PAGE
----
The word “Maidan” now does not mean the place (square), but the action, movement, and direction of people’s aspirations. We have reasons to use this word in singular to denote a certain integral and simultaneously differentiated social phenomenon that exists in several dimensions: physical, locally defined (certain “occupied” space with its own rules of interaction), mobile (actions of “Automaidan” in Kyiv, its suburbs and all over Ukraine), organizationally formalized as movement (All-Ukrainian Association “Maidan”, Forum of Maidans of Ukraine and other organizational forms), and virtual (Internet and media communities working at the cause of Maidan). Each of these forms may strengthen or weaken in the future, gain new modifications or decline.

Maidan has an all-Ukrainian character. It is present on the squares of different cities of Ukraine, though its heart is definitely in Kyiv’s Maidan Nezalezhnosti that the maidanians (I am taking the liberty of using such neologism) have won form the brutal police state as a space of their freedom and springboard for expressing people’s will. Not without reason some visitors of Maidan call it the contemporary Sich (the center of Cossack state in the 16th-18th centuries), others – Vatican, yet others – fortress or camp where the new social forms and approaches are created on the basis of the historical substratum.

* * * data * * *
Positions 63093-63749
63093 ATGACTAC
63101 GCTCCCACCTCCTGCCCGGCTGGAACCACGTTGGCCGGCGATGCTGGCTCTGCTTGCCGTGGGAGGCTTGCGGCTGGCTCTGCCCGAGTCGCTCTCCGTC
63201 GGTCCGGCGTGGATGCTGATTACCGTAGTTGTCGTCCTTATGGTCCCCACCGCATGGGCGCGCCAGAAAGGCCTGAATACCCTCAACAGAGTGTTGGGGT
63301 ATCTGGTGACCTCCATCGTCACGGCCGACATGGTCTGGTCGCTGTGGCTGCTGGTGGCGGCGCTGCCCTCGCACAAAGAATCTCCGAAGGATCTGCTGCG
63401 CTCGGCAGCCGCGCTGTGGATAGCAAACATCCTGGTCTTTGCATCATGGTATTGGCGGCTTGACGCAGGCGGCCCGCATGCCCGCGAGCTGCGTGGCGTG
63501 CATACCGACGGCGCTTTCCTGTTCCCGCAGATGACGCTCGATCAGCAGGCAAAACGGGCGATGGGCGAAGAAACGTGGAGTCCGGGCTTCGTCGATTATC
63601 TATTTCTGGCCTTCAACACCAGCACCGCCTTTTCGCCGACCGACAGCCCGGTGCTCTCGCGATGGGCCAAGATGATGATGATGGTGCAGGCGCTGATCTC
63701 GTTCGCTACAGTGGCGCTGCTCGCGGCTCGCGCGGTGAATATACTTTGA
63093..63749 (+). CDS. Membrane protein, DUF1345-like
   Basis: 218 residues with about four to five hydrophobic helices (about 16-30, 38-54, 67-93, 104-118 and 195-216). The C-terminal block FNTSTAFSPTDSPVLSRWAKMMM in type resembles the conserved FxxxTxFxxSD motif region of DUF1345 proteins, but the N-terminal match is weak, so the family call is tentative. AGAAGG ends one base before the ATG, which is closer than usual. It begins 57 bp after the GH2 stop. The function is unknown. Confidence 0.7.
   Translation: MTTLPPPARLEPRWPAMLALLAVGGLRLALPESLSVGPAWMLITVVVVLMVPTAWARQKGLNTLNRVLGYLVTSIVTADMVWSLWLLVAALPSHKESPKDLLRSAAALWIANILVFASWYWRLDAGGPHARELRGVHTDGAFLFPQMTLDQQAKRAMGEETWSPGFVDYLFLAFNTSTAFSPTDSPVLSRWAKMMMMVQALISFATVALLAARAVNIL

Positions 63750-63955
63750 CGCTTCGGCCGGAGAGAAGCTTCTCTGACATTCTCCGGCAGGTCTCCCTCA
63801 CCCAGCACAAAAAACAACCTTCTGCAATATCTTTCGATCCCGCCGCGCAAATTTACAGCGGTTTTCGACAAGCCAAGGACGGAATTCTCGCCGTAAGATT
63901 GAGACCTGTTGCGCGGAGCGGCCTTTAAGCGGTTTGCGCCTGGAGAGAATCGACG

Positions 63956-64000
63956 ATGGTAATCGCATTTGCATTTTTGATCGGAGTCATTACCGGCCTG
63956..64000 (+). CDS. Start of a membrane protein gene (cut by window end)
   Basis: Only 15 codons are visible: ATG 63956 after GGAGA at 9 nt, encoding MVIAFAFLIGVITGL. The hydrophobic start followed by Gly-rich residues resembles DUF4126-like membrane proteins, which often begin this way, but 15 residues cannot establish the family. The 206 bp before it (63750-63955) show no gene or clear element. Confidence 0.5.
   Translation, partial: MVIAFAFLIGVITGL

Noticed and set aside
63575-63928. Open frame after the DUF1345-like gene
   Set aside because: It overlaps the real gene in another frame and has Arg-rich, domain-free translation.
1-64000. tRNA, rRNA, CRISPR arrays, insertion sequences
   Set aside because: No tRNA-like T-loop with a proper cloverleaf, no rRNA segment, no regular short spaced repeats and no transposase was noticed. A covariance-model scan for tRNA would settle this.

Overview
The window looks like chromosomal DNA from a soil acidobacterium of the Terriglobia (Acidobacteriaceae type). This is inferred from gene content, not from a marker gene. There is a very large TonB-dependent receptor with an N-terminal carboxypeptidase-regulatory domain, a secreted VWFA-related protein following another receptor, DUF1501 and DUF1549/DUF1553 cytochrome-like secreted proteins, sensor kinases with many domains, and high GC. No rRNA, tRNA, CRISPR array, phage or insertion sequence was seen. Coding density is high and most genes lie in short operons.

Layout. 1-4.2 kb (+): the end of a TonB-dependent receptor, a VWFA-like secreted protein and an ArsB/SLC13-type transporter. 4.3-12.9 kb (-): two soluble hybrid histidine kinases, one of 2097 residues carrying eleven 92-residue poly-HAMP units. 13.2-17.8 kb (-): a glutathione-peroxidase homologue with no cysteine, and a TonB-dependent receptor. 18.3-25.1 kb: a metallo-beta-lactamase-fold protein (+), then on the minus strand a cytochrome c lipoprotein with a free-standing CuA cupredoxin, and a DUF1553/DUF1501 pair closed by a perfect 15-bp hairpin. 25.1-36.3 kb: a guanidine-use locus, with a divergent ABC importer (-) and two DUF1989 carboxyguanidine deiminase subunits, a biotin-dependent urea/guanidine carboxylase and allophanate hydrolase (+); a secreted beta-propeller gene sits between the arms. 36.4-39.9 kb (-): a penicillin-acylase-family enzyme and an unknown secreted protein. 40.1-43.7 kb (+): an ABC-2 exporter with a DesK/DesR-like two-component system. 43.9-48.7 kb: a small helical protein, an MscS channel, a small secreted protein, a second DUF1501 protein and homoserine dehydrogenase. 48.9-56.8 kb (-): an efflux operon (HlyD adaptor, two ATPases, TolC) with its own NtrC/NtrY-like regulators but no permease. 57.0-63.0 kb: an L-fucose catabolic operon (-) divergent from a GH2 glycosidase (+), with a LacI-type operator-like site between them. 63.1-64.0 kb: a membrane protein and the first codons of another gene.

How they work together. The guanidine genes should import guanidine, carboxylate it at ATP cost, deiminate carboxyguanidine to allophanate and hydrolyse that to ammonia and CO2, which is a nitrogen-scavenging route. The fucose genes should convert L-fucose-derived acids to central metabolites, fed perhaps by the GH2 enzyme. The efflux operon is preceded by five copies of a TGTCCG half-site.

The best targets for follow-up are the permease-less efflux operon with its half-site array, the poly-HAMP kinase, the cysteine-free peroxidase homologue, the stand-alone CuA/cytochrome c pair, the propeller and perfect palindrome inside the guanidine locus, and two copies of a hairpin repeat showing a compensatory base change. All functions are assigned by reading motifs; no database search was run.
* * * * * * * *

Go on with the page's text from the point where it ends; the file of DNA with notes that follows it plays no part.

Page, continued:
The struggle for obtaining sovereignty (supremacy) of people in the domestic life of the state interweaves with the struggle for sovereignty of the nation in the international relations. The people is willing to determine its fate and choose the way of development independently, hence protesting against authoritarian methods of rule of the contemporary authorities both in domestic and foreign policy and claiming implementation of the motto born back in 1920s “Out from Moscow!” and establishment of Ukraine as a truly independent state (rather than a “failing state” as Moscow’s neo-imperialists want to see it).

The European choice as a goal of Maidan movement has not been removed from the agenda, but postponed for the future. Maidan has been and still is an event directed to asserting independence and returning Ukraine the values inherent to its people and encoded in their mentality that in many aspects coincide with the European values: human rights and freedoms, human dignity, sovereignty of people, accountability of the authorities, security of property rights, fair justice, etc.

2. The Nation-Building Mission of Maidan. Maidan is not only the act of asserting sovereignty of the Ukrainian nation, but also the means of its further consolidation through the interaction of citizens at Maidan, their solidarity in confrontation with the ruling top, their insistence on the necessity of total transformation of social and political life in the country. Viche (weekly popular assemblies numbering tens and hundreds thousand people) taking place at Maidan Nezalezhnosti is a form of realization of power directly by the people of Ukraine, while Maidan itself, as its civic leaders declare, is “a network subject of a new type that does not have a single center and reflects the interests of various strata of the society”.

It is interesting to read numerous descriptions of Maidan by Russian publicists that irrespective of authors’ viewpoints and democratic inclinations note the difference (and even oddness) of the behavior of Ukrainians.